Vilicus Farms cultivating the next generation of organic farmers
Apprenticeship program aims to develop new organic farmers and enhance community of organic producers in the Northern Plains
Ask Doug Crabtree what he thinks the key is to increasing organic farming acreage, and he says it’s farmers. “To increase the number of organic acres, we need to create new organic farmers,” says Crabtree, who along with his wife Anna Jones-Crabtree operates Vilicus Farms in Havre, Montana.
Vilicus is Latin for “stewards of the land” and that’s a good description for the Crabtrees on their organic dryland 4700-acre farm. Vilicus Farms grows organic small grains, oilseeds, pulse and broadleaf crops, and a variety of other seed crops. More than 20% of the farm is dedicated to conservation and wildlife habitat.
Aim to create new organic farmers
Doug and Anna are also committed to building a community of like-minded farmers who share their vision, and that’s why they launched an apprenticeship program in 2013 to train new organic farmers. “Our goal is to create new organic farmers and enhance the community of organic producers in the Northern Plains,” says Doug.
While there are a number of horticulture training programs in the US for growing organic fruits and vegetables, there are none for organic grain production. “We feel we have something unique here,” says Doug. “Growing young people into organic farmers is very challenging but it’s vitally important.”
Doug says that training new farmers is easier than trying to convert conventional farmers to organic production. “With the age of farmers in the Northern Plains and years of farming conventionally, the economic reality is that it’s hard to get off the treadmill that is conventional agriculture,” he says.
He says it is easier to train someone who is “of organic mind and who is organically inclined. It’s easier than taking someone who knows how to farm and teaching them organic.”
The apprenticeship has three phases. The first involves immersion or as Doug says “getting your hands dirty.” Apprentices learn the “nuts and bolts” of organic farming, including field and crop scouting, record-keeping, machinery maintenance, weeding, and conservation practices, among others. The second phase is project management, which involves developing a farm business plan. The third phase involves implementing the business plan and managing an independent operation.
Attracting new organic grain farmers can be challenging in the remote open spaces of the Northern Plains. “In our area, the population is at the lowest level in history,” says Doug. “It’s one of the most sparsely populated areas on the planet.”
To date, there has been one apprentice in 2013 and one in 2014. This year there will be two though Anna and Doug are getting more enquiries about the program.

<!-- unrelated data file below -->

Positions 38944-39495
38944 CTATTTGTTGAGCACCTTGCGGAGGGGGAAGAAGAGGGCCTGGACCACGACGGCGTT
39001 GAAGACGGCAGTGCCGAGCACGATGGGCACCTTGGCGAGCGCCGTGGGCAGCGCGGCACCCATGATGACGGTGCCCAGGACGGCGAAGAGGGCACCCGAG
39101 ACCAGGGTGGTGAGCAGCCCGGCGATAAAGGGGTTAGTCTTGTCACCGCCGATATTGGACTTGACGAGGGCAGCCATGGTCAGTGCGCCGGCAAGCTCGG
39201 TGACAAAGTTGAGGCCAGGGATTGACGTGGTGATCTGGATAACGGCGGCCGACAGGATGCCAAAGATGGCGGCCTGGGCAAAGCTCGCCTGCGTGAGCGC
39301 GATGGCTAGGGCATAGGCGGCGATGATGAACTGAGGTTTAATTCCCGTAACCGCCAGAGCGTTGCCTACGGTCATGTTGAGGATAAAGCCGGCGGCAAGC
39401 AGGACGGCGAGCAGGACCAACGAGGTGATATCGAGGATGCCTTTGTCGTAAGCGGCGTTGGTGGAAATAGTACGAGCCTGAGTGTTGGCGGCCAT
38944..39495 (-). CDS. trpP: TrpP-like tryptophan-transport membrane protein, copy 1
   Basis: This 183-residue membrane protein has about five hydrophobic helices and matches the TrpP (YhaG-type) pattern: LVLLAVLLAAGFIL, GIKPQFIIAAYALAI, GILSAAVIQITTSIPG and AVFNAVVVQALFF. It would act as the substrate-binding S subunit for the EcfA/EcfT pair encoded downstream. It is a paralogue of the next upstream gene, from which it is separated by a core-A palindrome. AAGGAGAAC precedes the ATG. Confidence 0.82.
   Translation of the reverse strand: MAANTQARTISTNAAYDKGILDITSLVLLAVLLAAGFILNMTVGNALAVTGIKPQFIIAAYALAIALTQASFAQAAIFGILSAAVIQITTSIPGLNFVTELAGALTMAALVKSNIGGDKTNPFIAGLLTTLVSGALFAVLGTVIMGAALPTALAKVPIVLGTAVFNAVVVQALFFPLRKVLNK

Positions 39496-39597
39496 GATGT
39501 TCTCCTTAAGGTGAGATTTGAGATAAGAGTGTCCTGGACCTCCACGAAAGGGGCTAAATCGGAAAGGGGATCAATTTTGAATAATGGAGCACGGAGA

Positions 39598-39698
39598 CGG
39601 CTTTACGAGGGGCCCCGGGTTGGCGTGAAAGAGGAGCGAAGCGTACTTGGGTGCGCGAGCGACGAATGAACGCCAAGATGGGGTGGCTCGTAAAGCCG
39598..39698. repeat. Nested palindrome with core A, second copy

To date, there have been two apprentices: one in 2013 and one in 2014. In 2015 there will be two. Each year, Anna and Doug receive more inquiries about the program.
The Crabtrees are also working with Montana State University to offer college credit for their training program.
Nature’s Path purchased land to help Vilicus Farms expand
Nature’s Path has been a key partner with Vilicus Farms. Last year, the organic cereal manufacturer purchased 2760 acres in Montana as a way to help the Crabtrees expand their farm. “We had purchased our farm in 2009 but we couldn’t buy any more land ourselves,” says Doug. “I became aware of a tract of land on the market and made Nature’s Path aware of it since they were looking for another location.”
Nature’s Path has been purchasing land in Canada and the US to convert to organic production. “It’s important for us to buy organic land; we are securing our supply, and we want to have a positive effect on getting more land transitioned to organic,” says Dag Falck, organic program manager at Nature’s Path.
The Crabtrees farm the land as part of a crop-share arrangement with Nature’s Path, which takes a portion of the value of crops grown on the land.
The partnership between Nature’s Path and Vilicus Farms is natural since they both share similar commitments to organic farming and land stewardship. “It was important to have a landlord that shared our commitment to conservation; we are on the same page in that regard. We both wanted a long-term relationship,” says Doug.
General Mills supporting apprenticeship
General Mills has also been a supporter of Vilicus Farms’ apprenticeship program.
“We want to help create a robust on-farm training program in which someone can gain experience in organic farming and a whole view of what that’s like,” says Beth Robertson-Martin, who handles sourcing of natural and organic ingredients at General Mills.
Robertson-Martin says General Mills is exploring how to help expand the Vilicus Farms’ apprenticeship.
“We will look at how to take the energy of Doug and Anna and the resources of General Mills and expand that,” Robertson-Martin says. “We are a big company and can have a big effect.”
General Mills would like to double the amount of organic acreage in the US in the next five to ten years.
“How do we create initiatives to do that?” Robertson-Martin asks.
Looking at the big picture, Doug says that training new organic farmers can help rebuild farm communities in the Northern Plains that are disappearing. “We not only need to build soil. Organic farming systems can help build rural economies. We are in the community-building business,” he says.
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